PS: How do you think that impacts or influences Renegade as a label? The way that games get made the types of IPs you work with, the variety of things you are creating?
SE: I think that it means that each person on the team is valuable and everything we say has an impact. So if there’s someone/anyone on our team who gets really excited and champions an idea, then there’s a good chance that it will happen. Even if it wasn’t in their department. So somebody from Customer Service can say I really think this kids games makes sense for us to publish because I have kids. Well, that’s a valuable comment. Just because she’s in Customer Service doesn’t mean she cannot influence part of this game design. So I think that’s a really good part of working at Renegade as well, is that everybody’s voice is always heard.
PS: Do you have a specific story that relates this example?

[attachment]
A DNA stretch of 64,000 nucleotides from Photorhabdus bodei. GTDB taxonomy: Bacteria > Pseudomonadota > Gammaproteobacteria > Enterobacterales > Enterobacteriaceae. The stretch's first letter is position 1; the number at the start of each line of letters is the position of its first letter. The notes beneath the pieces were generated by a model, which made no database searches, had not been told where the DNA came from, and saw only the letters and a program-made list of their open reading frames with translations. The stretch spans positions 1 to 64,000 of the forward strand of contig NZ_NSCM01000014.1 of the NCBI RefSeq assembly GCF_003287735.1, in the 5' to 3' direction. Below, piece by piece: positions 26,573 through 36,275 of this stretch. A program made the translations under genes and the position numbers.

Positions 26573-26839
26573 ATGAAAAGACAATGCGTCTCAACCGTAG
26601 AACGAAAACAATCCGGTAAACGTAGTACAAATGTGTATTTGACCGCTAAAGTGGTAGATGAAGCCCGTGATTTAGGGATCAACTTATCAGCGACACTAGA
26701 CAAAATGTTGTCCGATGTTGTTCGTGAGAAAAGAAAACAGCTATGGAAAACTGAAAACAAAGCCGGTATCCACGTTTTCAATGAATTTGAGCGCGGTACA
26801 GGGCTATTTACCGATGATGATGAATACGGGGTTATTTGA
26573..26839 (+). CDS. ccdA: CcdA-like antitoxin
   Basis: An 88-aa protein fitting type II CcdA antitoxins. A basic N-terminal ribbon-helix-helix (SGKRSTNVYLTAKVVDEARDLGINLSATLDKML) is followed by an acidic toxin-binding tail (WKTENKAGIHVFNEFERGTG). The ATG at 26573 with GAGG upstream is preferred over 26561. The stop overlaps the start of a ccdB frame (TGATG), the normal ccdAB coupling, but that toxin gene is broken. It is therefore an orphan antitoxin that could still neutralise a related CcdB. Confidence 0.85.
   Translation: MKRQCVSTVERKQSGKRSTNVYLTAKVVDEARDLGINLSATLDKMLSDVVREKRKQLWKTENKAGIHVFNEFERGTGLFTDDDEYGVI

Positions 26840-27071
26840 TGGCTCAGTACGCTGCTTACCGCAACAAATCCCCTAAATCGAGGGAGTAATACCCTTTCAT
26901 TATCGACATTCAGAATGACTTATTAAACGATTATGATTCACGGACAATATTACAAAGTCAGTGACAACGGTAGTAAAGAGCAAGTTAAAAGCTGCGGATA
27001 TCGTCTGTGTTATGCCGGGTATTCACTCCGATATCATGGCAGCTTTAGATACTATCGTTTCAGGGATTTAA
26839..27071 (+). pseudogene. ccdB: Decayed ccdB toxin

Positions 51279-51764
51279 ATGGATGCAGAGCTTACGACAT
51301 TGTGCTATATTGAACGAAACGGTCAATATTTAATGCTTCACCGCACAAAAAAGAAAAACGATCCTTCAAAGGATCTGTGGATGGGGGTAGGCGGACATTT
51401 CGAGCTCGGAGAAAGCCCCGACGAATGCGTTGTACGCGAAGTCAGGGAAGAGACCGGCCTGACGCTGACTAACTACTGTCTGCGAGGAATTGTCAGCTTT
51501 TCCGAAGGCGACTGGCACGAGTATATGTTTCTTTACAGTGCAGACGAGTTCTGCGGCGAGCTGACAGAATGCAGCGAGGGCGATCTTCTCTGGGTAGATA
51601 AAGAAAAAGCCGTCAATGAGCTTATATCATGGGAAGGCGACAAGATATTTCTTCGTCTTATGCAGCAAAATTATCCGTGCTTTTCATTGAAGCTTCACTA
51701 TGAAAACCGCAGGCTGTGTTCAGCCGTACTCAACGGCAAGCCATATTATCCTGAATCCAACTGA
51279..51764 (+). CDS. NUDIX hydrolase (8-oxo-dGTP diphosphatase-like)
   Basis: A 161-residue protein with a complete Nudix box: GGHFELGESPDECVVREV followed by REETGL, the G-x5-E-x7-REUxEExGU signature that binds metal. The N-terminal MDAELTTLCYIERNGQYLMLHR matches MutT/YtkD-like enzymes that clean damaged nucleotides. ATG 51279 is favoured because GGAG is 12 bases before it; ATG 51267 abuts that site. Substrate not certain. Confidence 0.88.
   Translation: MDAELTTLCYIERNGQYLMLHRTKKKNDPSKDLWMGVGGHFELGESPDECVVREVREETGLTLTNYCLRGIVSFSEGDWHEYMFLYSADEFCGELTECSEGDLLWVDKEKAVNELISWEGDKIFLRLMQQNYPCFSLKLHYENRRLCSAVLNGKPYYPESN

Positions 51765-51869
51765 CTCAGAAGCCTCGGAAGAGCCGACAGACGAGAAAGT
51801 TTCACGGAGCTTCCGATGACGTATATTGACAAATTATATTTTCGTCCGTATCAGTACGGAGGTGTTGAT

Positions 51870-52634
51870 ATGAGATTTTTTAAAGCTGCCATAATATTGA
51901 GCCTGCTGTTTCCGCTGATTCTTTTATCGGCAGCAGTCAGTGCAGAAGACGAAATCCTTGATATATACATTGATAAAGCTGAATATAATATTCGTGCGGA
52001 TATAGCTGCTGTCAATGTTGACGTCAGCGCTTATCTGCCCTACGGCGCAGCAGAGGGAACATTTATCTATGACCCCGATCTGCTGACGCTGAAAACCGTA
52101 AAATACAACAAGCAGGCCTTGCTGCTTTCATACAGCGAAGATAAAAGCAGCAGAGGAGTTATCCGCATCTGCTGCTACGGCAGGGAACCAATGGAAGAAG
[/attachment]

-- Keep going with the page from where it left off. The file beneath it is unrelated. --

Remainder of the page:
SE: I don’t think that particular one really happened. But me in particular, I am the director of sales and marketing, but when we were at Unpub about the same time as my year anniversary working with the company, and Scott let me take on a game and be the producer of it. I got to do all of the parts from start to finish. We got the design from a really awesome designer, I got to work on the game development, do the art direction, all the way through working with the actual factory in China to get it made and then publishing it and all the rest of that. That was a really cool experience for me. It gave me a lot of good insight into how all the parts of the puzzle work. Now when I am working with my coworkers and dealing with the different parts of the puzzle, I have a better idea of where it is. And I truly believe that if there had been one part of that that had been really perfect for me, Scott would have let me keep doing that as part of my job. Turns out that the best part of that process was the thing that I’m already doing which is the sales and marketing. I’m happy to know that I’m in the right place. But if I had been just super awesome at game development, then I would have gotten to more of that. We have Steph Hodge on staff who we hired to be in charge of our social media and she is just a phenomenal photographer and she’s always done that as a hobby and now she gets to do that as part of her job. We tailored a lot of her job description around what her strengths are and are really happy with how she’s doing. She’s also interested in doing a little bit more video stuff, so we’re encouraging her to go with that and do more video content. That’s just the environment Renegade is. Everyone gets to do the things they’re best at.